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08/06/13Posted in news by Alexandra Miller


T.S.A. Now Has Power to Patrol Music Festivals?


With all the recent talk of national security, breaches of privacy, and government agency whistle blowers, it's a good question to ask whether or not the hallowed grounds of music festivals are being infiltrated by big brother, as well.

The New York Times published an article August 5th, describing the various  jurisdiction extensions of the Transportation Security Administration, or the T.S.A. You are definitely familiar with some of these task force programs, or VIPRs (Visible Intermodal Prevention and Response Squads), if you've traveled through airports, Amtrak, or even simply by walking through high traffic and security zones of New York City. Among the squads are T.S.A. officers, Federal Air Marshals, explosives detection specialists, and even behavior detection officers.  Here is a description of just how, when, and where these response squads may be deployed:

"TSA VIPR teams can be deployed at random locations and times in cooperation with local authorities to deter and defeat terrorist activity; or teams may be deployed to provide additional law enforcement or security presence at transportation venues during specific alert periods or in support of special events."

This description comes from a report updated and published by the T.S.A. January 30, 2013. But why only now are we starting to become conscious of the presence of these additional squads, patrols, and task forces? And how did no one notice the inclusion of "in support of special events" in the list of permissible deployment locations? The NY Times alleges that this clause can include special events such as our beloved music festivals!

With little fanfare, the agency best known for airport screenings has vastly expanded its reach to sporting events, music festivals, rodeos, highway weigh stations and train terminals. Not everyone is happy.

But what about private properties, permits, local authorities?  Heck, Camp Bisco has been using the Hell's Angels as security for over a decade!  Nope. Strengthened interagency communication permits the fusion of department task forces.  A.k.a. Don't be surprised if a few uninvited guests show up to the party.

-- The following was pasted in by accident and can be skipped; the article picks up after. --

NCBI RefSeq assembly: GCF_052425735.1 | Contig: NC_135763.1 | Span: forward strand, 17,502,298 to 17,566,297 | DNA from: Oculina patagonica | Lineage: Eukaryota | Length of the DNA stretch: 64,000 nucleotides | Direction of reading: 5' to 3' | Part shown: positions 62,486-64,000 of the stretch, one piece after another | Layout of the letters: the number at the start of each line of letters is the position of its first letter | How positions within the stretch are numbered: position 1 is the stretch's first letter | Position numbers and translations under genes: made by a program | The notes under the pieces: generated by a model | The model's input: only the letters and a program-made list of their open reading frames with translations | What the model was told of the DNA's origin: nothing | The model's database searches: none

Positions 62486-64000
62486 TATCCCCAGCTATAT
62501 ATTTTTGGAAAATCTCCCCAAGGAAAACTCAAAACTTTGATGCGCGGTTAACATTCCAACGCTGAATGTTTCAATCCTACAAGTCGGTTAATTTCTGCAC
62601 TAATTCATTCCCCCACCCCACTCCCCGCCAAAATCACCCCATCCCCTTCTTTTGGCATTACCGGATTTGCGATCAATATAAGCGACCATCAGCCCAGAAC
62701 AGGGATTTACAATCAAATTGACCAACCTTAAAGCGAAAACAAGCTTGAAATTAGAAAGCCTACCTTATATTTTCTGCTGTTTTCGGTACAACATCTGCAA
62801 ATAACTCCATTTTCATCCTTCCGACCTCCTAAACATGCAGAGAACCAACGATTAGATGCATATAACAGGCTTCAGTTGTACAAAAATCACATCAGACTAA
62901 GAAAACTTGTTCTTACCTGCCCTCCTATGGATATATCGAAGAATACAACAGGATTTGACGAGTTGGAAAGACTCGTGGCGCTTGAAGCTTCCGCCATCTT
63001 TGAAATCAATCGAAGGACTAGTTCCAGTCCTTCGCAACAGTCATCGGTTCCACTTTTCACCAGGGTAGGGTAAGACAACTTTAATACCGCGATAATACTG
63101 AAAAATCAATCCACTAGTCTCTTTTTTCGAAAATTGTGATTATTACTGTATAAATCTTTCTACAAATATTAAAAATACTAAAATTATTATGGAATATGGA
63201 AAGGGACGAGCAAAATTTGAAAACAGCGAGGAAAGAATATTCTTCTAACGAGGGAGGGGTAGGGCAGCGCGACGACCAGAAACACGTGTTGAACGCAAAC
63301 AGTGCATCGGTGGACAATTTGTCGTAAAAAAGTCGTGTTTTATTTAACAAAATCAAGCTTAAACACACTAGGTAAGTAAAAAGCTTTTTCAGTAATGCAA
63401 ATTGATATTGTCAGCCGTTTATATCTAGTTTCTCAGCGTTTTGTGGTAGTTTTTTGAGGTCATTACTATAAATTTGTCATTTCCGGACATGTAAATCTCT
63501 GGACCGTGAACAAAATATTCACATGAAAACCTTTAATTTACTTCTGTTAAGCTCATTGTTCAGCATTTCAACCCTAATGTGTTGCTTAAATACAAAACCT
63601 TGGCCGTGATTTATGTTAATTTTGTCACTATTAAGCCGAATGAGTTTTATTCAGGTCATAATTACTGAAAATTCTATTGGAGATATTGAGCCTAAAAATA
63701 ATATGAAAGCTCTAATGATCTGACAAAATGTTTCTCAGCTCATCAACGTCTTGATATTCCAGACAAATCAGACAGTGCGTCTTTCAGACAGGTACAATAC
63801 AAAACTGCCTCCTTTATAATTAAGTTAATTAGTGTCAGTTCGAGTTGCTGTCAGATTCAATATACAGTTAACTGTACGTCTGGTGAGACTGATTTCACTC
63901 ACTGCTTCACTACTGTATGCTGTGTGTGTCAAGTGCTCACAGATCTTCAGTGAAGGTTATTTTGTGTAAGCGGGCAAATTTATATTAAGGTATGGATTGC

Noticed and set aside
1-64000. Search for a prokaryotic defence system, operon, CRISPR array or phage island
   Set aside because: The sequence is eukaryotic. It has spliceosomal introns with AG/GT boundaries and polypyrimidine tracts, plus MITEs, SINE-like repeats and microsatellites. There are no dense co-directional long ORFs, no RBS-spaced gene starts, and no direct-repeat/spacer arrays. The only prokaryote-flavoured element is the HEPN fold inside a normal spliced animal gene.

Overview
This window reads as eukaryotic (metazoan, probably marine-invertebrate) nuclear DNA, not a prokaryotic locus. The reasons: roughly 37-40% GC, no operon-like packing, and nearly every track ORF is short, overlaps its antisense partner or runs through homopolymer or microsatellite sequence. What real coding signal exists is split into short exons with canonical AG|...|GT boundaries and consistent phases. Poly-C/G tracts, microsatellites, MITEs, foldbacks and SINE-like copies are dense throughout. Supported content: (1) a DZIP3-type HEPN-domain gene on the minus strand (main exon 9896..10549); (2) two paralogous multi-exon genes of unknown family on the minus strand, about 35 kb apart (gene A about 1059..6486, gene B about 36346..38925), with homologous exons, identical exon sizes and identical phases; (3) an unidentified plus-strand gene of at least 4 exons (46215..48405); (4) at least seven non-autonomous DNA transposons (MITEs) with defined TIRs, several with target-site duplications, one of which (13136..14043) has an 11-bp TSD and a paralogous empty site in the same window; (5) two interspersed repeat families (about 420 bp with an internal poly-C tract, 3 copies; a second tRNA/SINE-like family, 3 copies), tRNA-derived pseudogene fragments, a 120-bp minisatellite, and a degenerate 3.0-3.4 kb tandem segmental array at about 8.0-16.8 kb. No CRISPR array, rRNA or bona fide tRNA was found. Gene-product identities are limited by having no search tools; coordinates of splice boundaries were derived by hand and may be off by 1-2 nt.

"There is usually a specially trained undercover plainclothes member who monitors crowds for suspicious behavior." -Kimberly F. Thompson, T.S.A. spokeswoman

Does anyone remember The Festival of Gnarnia, which incidentally took place this very week in August of 2012 in North Carolina?  Due to the fact patrons were permitted to bring their own alcohol onto festival grounds, officers from a state-specific task force, known as the Alcohol Law Enforcement, had free rein to enter the gates and subsequently arrest over 100 attendees (not to mention the myriad undercovers).  We're not saying festivals should be an anarchic bubble, free of any security whatsoever, but when so many different federal, state, and local departments are blended, where do we draw the line of jurisdiction?  How does each respective organization define probable cause when they're all searching for different things?

“The problem with T.S.A. stopping and searching people in public places outside the airport is that there are no real legal standards, or probable cause,” -Khaliah Barnes, administrative law counsel,Electronic Privacy Information Center,Washington.

According the Huffinton Post, "the recent round of serious al Qaeda threats led Chicago officials to make changes to this past weekend's security at Lollapalooza." Regarding Lollapalooza ABC News States:

"We ramped up the bag searches to insure that everybody was getting searched with the bags coming in and out. I don't even know what the total number of bag searches was, but it was overwhelming," said Chicago Police Supt. Garry McCarthy.

McCarthy says there were more undercover officers in the crowd and bomb dogs on the perimeter-brought in once Chicago police were told of the terror plot, "it was going to be big and strategically significant."

The world is constantly changing and there are always new threats  to our security and responses by law enforcement to protect it.  As the music festival scene continues to grow, it will unfortunately  have to adapt to this scary world in which we live, but that does not mean transforming them, or anywhere for that matter, into a police state.


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